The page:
Isaiah prophesied: “There shall come forth a rod out of the stem of Jesse, and a Branch shall grow out of his roots.” “Incline your ear, and come unto Me: hear, and your soul shall live; and I will make an everlasting covenant with you, even the sure mercies of David. Behold, I have given Him for a witness to the people, a leader and commander to the people. Behold, thou shalt call a nation that thou knowest not, and nations that knew not thee shall run unto thee because of the Lord thy God, and for the Holy One of Israel; for He hath glorified thee.” Isaiah 11:1; 55:3-5. AA 223.2
Jeremiah also bore witness of the coming Redeemer as a Prince of the house of David: “Behold, the days come, saith the Lord, that I will raise unto David a righteous Branch, and a King shall reign and prosper, and shall execute judgment and justice in the earth. In His days Judah shall be saved, and Israel shall dwell safely: and this is His name whereby He shall be called, The Lord Our Righteousness.” And again: “Thus saith the Lord: David shall never want a man to sit upon the throne of the house of Israel; neither shall the priests the Levites want a man before Me to offer burnt offerings, and to kindle meat offerings, and to do sacrifice continually.” Jeremiah 23:5, 6; 33:17, 18. AA 223.3Read in context »
So it is still. Events upon which the attention of all heaven is centered are undiscerned, their very occurrence is unnoticed, by religious leaders, and worshipers in the house of God. Men acknowledge Christ in history, while they turn away from the living Christ. Christ in His word calling to self-sacrifice, in the poor and suffering who plead for relief, in the righteous cause that involves poverty and toil and reproach, is no more readily received today than He was eighteen hundred years ago. DA 56.1
Mary pondered the broad and far-reaching prophecy of Simeon. As she looked upon the child in her arms, and recalled the words spoken by the shepherds of Bethlehem, she was full of grateful joy and bright hope. Simeon's words called to her mind the prophetic utterances of Isaiah: “There shall come forth a rod out of the stem of Jesse, and a Branch shall grow out of his roots: and the Spirit of the Lord shall rest upon Him, the spirit of wisdom and understanding, the spirit of counsel and might, the spirit of knowledge and of the fear of the Lord.... And righteousness shall be the girdle of His loins, and faithfulness the girdle of His reins.” “The people that walked in darkness have seen a great light: they that dwell in the land of the shadow of death, upon them hath the light shined.... For unto us a child is born, unto us a son is given: and the government shall be upon His shoulder: and His name shall be called Wonderful, Counselor, The mighty God, The everlasting Father, The Prince of Peace.” Isaiah 11:1-5; 9:2-6. DA 56.2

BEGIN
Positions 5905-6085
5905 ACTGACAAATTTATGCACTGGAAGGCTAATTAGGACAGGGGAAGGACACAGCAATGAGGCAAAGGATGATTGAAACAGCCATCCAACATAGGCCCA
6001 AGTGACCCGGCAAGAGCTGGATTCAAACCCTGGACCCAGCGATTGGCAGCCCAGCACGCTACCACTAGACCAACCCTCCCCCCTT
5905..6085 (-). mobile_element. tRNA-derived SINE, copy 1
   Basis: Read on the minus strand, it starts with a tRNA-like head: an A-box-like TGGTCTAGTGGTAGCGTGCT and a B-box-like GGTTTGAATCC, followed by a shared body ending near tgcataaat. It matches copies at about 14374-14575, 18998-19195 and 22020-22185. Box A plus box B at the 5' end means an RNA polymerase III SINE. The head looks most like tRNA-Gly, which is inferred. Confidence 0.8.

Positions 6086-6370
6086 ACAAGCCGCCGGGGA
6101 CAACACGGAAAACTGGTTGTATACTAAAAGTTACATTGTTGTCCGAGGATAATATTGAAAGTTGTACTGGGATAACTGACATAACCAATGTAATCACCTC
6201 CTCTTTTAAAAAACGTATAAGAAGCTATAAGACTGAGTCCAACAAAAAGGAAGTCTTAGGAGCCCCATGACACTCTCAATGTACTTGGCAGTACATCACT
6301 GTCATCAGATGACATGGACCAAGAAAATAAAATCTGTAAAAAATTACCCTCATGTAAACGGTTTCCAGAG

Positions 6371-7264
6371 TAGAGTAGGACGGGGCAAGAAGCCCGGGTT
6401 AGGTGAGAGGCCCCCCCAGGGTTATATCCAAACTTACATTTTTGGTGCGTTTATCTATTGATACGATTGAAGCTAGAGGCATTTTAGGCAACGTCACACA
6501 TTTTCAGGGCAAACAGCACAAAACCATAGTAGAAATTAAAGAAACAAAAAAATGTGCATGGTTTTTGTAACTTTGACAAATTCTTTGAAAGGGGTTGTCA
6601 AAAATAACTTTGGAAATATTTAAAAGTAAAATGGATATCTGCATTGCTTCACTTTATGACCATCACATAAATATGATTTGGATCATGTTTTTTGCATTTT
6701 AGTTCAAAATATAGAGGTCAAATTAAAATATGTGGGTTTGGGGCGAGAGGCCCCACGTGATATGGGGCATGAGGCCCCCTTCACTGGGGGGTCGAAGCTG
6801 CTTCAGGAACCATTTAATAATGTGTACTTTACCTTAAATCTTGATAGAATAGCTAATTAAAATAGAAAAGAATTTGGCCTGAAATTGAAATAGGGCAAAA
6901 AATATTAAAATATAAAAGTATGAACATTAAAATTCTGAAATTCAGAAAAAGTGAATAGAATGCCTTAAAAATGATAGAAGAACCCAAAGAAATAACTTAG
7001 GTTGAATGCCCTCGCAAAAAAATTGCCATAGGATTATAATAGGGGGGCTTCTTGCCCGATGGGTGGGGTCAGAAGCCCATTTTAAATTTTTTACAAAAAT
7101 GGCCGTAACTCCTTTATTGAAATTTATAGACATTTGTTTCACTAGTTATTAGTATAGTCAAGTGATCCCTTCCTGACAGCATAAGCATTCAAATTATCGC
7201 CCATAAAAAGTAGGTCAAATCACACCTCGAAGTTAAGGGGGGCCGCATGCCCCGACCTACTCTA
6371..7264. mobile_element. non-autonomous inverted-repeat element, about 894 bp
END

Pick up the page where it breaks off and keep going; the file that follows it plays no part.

Yet Mary did not understand Christ's mission. Simeon had prophesied of Him as a light to lighten the Gentiles, as well as a glory to Israel. Thus the angels had announced the Saviour's birth as tidings of joy to all peoples. God was seeking to correct the narrow, Jewish conception of the Messiah's work. He desired men to behold Him, not merely as the deliverer of Israel, but as the Redeemer of the world. But many years must pass before even the mother of Jesus would understand His mission. DA 56.3Read in context »
With awed yet exultant spirit he searched in the prophetic scrolls the revelations of the Messiah's coming,—the promised seed that should bruise the serpent's head; Shiloh, “the peace giver,” who was to appear before a king should cease to reign on David's throne. Now the time had come. A Roman ruler sat in the palace upon Mount Zion. By the sure word of the Lord, already the Christ was born. DA 103.1
Isaiah's rapt portrayals of the Messiah's glory were his study by day and by night,—the Branch from the root of Jesse; a King to reign in righteousness, judging “with equity for the meek of the earth;” “a covert from the tempest; ... the shadow of a great rock in a weary land;” Israel no longer to be termed “Forsaken,” nor her land “Desolate,” but to be called of the Lord, “My Delight,” and her land “Beulah.” Isaiah 11:4; 32:2; 62:4, margin. The heart of the lonely exile was filled with the glorious vision. DA 103.2
He looked upon the King in His beauty, and self was forgotten. He beheld the majesty of holiness, and felt himself to be inefficient and unworthy. He was ready to go forth as Heaven's messenger, unawed by the human, because he had looked upon the Divine. He could stand erect and fearless in the presence of earthly monarchs, because he had bowed low before the King of kings. DA 103.3
John did not fully understand the nature of the Messiah's kingdom. He looked for Israel to be delivered from her national foes; but the coming of a King in righteousness, and the establishment of Israel as a holy nation, was the great object of his hope. Thus he believed would be accomplished the prophecy given at his birth,— DA 103.4
He saw his people deceived, self-satisfied, and asleep in their sins. He longed to rouse them to a holier life. The message that God had given him to bear was designed to startle them from their lethargy, and cause them to tremble because of their great wickedness. Before the seed of the gospel could find lodgment, the soil of the heart must be broken up. Before they would seek healing from Jesus, they must be awakened to their danger from the wounds of sin. DA 103.6Read in context »